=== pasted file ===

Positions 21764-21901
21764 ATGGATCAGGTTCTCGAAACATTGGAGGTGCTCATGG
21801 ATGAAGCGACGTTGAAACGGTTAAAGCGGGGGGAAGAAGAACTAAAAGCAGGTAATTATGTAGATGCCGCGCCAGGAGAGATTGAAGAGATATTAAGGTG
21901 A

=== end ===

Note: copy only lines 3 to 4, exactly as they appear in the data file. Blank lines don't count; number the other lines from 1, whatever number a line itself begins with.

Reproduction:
21801 ATGAAGCGACGTTGAAACGGTTAAAGCGGGGGGAAGAAGAACTAAAAGCAGGTAATTATGTAGATGCCGCGCCAGGAGAGATTGAAGAGATATTAAGGTG
21901 A